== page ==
The sampled link angular positions θ1 and θ2, are transformed into components of linear position, Cx and Cy, in the horizontal and vertical directions. These coordinates give the location of the endpoint 32, (the point of interaction between the machine and the user). The position of the endpoint 32 relative to the specified trajectory is then determined. In order to correct for deviations of the endpoint from the specified trajectory, velocity components Vex and Vey are determined. These velocity components serve as an endpoint velocity command in the direction normal to the specified trajectory.
The endpoint coordinates Cx and Cy are also used, along with data stored in memory, to determine a force parameter K. The sampled coordinates Cx and Cy are used to compute approximately the line integral of displacement along the trajectory. A table of data in computer memory contains values of K, as well as position coordinates of points on the specified trajectory, for a large number of evenly-spaced values of this line integral. K is found in this table according to the present value of the line integral. This parameter, K, is responsible for the variation of resisting force with position along the specified trajectory. The K parameter is used along with Ft to compute the commanded endpoint tangential velocity Vct, which serves to specify the machine behavior and thus the form of the exercise.
Vct is then resolved into components in the horizontal and vertical directions, Vctx and Vcty. These components are then added vectorially to Vex and Vey to form the resultant commanded endpoint velocity. This velocity is then converted into the equivalent link-angular-velocity commands, θ1c and θ2c. The equations used to compute link-angular-velocity are: ##EQU1## where
Cx is horizontal component of endpoint position
Cy is vertical component of endpoint position
Cx is horizontal component of endpoint velocity
Cy is vertical component of endpoint velocity
L is length of each link 1 and 2 of the machine (both links are of the same length)
θ1 is angular position of link 1, measured from the horizontal plane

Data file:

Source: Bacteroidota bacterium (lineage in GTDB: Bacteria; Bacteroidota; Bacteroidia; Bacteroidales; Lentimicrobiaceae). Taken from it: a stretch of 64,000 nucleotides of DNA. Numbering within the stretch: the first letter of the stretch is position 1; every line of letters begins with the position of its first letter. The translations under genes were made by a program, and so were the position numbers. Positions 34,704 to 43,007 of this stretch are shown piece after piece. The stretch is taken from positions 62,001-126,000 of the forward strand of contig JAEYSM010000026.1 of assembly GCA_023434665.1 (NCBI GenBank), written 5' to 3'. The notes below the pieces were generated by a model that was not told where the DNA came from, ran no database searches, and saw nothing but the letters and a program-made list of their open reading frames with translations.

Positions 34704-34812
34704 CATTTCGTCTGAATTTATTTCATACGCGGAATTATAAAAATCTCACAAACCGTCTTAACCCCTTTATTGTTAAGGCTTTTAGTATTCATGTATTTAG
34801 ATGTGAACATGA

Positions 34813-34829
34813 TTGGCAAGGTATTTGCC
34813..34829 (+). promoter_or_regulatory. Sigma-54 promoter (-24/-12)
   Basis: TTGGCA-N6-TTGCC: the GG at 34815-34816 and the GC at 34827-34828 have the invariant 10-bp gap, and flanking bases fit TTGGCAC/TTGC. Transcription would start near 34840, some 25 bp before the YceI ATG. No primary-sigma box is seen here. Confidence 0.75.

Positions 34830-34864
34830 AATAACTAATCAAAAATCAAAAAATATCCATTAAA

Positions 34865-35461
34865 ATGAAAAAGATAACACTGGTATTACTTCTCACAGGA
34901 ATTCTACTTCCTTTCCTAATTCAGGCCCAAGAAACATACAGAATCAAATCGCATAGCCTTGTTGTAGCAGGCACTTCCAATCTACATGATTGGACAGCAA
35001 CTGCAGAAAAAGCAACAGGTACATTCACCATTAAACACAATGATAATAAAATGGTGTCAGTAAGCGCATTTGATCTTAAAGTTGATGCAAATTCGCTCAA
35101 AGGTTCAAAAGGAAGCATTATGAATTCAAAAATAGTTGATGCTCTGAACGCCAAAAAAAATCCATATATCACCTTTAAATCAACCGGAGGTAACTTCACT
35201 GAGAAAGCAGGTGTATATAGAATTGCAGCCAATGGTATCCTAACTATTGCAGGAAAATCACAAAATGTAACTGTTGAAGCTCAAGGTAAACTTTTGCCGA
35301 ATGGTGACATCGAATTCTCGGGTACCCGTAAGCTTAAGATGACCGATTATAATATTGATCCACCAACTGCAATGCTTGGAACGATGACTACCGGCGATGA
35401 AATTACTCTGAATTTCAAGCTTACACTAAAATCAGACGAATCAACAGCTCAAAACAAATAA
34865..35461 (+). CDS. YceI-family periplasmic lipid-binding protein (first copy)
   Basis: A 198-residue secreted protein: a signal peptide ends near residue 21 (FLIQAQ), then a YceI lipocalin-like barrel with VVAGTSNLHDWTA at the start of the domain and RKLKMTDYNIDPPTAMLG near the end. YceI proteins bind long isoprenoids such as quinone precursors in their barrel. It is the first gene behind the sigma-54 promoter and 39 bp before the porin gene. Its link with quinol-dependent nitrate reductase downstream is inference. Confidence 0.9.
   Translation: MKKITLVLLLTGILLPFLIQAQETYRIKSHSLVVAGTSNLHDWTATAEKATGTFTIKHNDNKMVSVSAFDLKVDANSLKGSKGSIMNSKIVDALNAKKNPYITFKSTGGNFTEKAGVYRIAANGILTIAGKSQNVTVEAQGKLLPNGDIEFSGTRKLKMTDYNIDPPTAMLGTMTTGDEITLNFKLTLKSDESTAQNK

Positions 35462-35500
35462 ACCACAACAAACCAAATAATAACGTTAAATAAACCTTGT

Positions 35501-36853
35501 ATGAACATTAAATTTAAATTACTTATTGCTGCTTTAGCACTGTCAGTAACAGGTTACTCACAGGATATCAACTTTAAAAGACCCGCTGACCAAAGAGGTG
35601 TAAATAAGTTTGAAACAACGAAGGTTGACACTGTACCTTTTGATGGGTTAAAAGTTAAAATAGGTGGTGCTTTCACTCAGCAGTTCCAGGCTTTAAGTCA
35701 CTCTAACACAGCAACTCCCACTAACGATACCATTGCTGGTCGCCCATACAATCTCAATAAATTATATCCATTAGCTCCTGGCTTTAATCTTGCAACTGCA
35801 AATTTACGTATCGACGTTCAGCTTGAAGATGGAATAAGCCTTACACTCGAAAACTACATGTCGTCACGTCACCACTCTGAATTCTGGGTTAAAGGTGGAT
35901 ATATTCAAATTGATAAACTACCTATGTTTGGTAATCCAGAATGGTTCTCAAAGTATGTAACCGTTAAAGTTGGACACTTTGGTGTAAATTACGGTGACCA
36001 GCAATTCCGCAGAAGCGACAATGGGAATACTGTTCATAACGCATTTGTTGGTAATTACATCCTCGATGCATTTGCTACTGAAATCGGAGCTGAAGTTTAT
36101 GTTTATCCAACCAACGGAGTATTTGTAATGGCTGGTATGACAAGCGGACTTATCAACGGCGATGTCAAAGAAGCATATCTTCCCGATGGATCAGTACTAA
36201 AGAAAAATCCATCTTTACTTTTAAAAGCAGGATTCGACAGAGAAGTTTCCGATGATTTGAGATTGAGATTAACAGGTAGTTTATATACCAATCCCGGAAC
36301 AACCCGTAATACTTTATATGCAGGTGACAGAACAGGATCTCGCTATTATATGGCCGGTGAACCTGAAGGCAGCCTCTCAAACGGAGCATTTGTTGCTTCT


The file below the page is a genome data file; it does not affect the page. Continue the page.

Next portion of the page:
φ2 is the angle between the horizontal plane and the line segment extending from hinge joint 5 to the user interaction point and lying in the plane in which links 1 and 2 move. The differences between the commanded angular velocities and the actual angular velocities θ1 and θ2 are used by the two servo-loop control programs to compute M1 and M2, the values of voltage to be supplied to the torque motors 72 and 73 of the electro-hydraulic servo-valves. M1 and M2 are computed from a proportional-integral derivative algorithm, which is well known to thosed skilled in the art of control system engineering.
The computer 23 also serves to monitor the performance of the machine so that malfunctions may be detected. Monitoring is done indirectly by checking for excessively high errors in link angular velocities and for excessively high rates of increase in these errors. If malfunctions are detected the computer will send a digital signal to digital switch 74 causing this switch to open and break the circuit supplying electrical current to four safety-shut-off valves 15 and 16. These valves are normally closed, spring loaded, and solenoid operated, requiring continuous solenoid current to remain open. When closed, these valves block the flow of fluid into and out of the cylinders 7 and 10, locking the linkage in its present position and thereby preventing possible injury to the user.